Two states with legal recreational use. Twenty more that allow medical use. Record-high support at the national level for more permissive policies. It seems fair to say that the United States' official stance on marijuana is shifting quickly. In fact, one congressman is predicting that U.S. pot prohibition will be a thing of the past before the end of the decade.
"I think it’s game over in less than five years," Rep. Earl Blumenauer (D-Ore.) said Monday during an interview with The Huffington Post.
"There's no question that we're likely to see another state or two this year legalizing [recreational] use," Blumenauer said. "We're going to see more medical marijuana progress. The crazy prohibitions on bank services and probably the tax disparities -- these are all eroding."
As of now, 20 states have legalized marijuana for medical purposes, and voters in Colorado and Washington have approved marijuana for recreational use. About a dozen more states are expected to legalize marijuana in some form over the next several years. One recent study has projected a $10 billion legal marijuana industry by 2018.
Despite a growing and profitable legal marijuana industry, the federal government continues to ban the plant, classifying it as a Schedule I substance alongside drugs like heroin and LSD, and maintaining that it has "no currently accepted medical use."
Such policies cause a number of problems for state-legal, state-licensed pot businesses. Banks often refuse to work with marijuana businesses out of fear that they could be implicated as money launderers if they offer traditional banking services. The pot businesses also can't deduct traditional business expenses like advertising costs, employee payroll, rent and health insurance from their combined federal and state taxes, meaning that dispensary owners around the U.S. often face effective tax rates of anywhere from 50 to 80 percent, due to an antiquated Internal Revenue Service rule.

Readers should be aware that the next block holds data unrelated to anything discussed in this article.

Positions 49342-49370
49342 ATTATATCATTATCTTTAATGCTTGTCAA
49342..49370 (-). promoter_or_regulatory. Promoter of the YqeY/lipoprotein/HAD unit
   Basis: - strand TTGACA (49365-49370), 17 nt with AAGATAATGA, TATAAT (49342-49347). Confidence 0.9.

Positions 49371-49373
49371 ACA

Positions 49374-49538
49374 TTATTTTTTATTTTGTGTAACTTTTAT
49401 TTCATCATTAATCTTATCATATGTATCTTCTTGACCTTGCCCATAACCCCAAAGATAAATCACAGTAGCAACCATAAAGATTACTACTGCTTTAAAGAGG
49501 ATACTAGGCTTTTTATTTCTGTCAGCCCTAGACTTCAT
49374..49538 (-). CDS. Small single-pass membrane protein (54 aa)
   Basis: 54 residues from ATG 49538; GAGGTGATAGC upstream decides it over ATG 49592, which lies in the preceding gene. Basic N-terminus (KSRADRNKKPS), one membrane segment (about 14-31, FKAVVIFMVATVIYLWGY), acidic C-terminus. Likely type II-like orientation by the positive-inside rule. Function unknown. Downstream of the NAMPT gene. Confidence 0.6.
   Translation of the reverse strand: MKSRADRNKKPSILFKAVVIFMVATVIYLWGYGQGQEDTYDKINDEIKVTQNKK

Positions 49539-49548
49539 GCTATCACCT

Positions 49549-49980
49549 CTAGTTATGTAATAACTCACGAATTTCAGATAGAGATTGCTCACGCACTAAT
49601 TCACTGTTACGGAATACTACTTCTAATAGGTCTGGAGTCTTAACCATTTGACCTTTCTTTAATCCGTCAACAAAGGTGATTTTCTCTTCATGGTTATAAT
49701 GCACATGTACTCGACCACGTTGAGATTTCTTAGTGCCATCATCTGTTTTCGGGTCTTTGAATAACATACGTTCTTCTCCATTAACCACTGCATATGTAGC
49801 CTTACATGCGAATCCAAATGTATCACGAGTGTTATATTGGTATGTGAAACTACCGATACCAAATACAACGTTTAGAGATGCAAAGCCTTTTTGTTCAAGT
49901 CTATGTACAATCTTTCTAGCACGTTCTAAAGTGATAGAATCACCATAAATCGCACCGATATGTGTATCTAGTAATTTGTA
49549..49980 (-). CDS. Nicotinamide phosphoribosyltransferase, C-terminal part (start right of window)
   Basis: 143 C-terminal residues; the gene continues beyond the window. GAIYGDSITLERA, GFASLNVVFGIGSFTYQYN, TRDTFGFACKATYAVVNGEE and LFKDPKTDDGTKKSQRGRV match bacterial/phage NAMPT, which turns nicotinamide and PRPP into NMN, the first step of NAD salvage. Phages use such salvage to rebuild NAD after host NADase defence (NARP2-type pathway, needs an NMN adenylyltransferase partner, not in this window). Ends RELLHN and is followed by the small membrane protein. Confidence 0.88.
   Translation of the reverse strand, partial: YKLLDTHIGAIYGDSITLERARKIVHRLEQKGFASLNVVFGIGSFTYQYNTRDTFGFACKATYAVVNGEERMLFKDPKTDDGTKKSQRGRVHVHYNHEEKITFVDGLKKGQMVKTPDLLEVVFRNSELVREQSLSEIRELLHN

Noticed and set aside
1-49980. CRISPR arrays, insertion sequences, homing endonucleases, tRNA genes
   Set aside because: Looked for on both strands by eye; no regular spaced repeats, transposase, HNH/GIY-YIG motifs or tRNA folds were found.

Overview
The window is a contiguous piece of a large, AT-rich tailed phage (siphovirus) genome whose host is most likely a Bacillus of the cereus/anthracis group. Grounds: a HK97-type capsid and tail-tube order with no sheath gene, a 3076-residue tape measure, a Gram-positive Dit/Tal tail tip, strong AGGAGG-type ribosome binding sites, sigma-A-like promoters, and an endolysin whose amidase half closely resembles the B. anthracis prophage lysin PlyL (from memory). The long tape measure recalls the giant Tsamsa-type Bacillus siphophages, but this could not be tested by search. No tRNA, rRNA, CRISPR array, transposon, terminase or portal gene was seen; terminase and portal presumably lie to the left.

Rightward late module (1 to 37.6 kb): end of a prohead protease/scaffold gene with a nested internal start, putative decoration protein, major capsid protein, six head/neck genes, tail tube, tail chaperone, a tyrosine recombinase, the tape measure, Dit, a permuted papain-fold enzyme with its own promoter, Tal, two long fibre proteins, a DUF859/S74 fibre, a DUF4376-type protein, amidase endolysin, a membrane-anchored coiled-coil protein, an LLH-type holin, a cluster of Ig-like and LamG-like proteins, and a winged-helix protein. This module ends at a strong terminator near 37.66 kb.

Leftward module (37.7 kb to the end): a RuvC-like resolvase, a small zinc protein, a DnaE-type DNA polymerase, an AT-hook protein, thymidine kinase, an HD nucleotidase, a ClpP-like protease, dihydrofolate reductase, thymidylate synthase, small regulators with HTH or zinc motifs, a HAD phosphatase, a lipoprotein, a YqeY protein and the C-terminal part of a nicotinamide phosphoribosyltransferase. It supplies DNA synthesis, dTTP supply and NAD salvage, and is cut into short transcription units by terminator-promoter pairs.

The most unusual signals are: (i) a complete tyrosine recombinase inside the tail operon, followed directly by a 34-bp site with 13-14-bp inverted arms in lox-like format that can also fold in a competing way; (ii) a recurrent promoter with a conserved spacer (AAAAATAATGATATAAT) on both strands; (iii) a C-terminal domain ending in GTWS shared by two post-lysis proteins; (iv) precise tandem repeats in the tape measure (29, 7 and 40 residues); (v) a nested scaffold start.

But more than a dozen members of Congress, including Blumenauer, have sponsored legislation aimed at reforming federal marijuana laws. Blumenauer himself has sponsored three bills -- States' Medical Marijuana Patient Protection (H.R. 689), Marijuana Tax Equity Act (H.R. 501) and the Small Business Tax Equity Act (H.R. 2240) -- and has supported several other bills seeking everything from increased banking access for pot businesses to a complete end to federal marijuana prohibition.
It's already possible to observe significant shifts in federal policy toward pot. The federal government allowed Colorado and Washington's laws to take effect last year. The FDA recently green-lit a clinical trial that will study the safety and efficacy of cannabidiol in children with severe epilepsy. And just this month, the Department of Health and Human Services approved a long-delayed study looking at marijuana's effect on veterans with post-traumatic stress disorder.
President Barack Obama's recent signing of the Farm Bill, which legalized industrial hemp production for research purposes in the 12 states that permit it, is one of the most recent indications that the federal government's decades-long war on cannabis may be winding down, Blumenauer said. He also pointed to the flood of state hemp bills this year as further evidence.
"Part of what is going on with the hemp discussion is that people are seeing through the nonsense that somehow this is cover for surreptitious marijuana production, conflating industrial hemp with marijuana," said Blumenauer. "And throughout the whole marijuana issue debate, there are numerous flat-out falsehoods. Schedule I drug? No therapeutic use? Worse than cocaine and meth? I mean, wait a minute."
"But the hemp one, that was so blatant and so obvious," Blumenauer went on. "And that is what's changing the whole marijuana landscape, is that all the falsehoods, misrepresentations and misclassification that have been basically sanctioned by inertia no longer work. And hemp is the best example of that."
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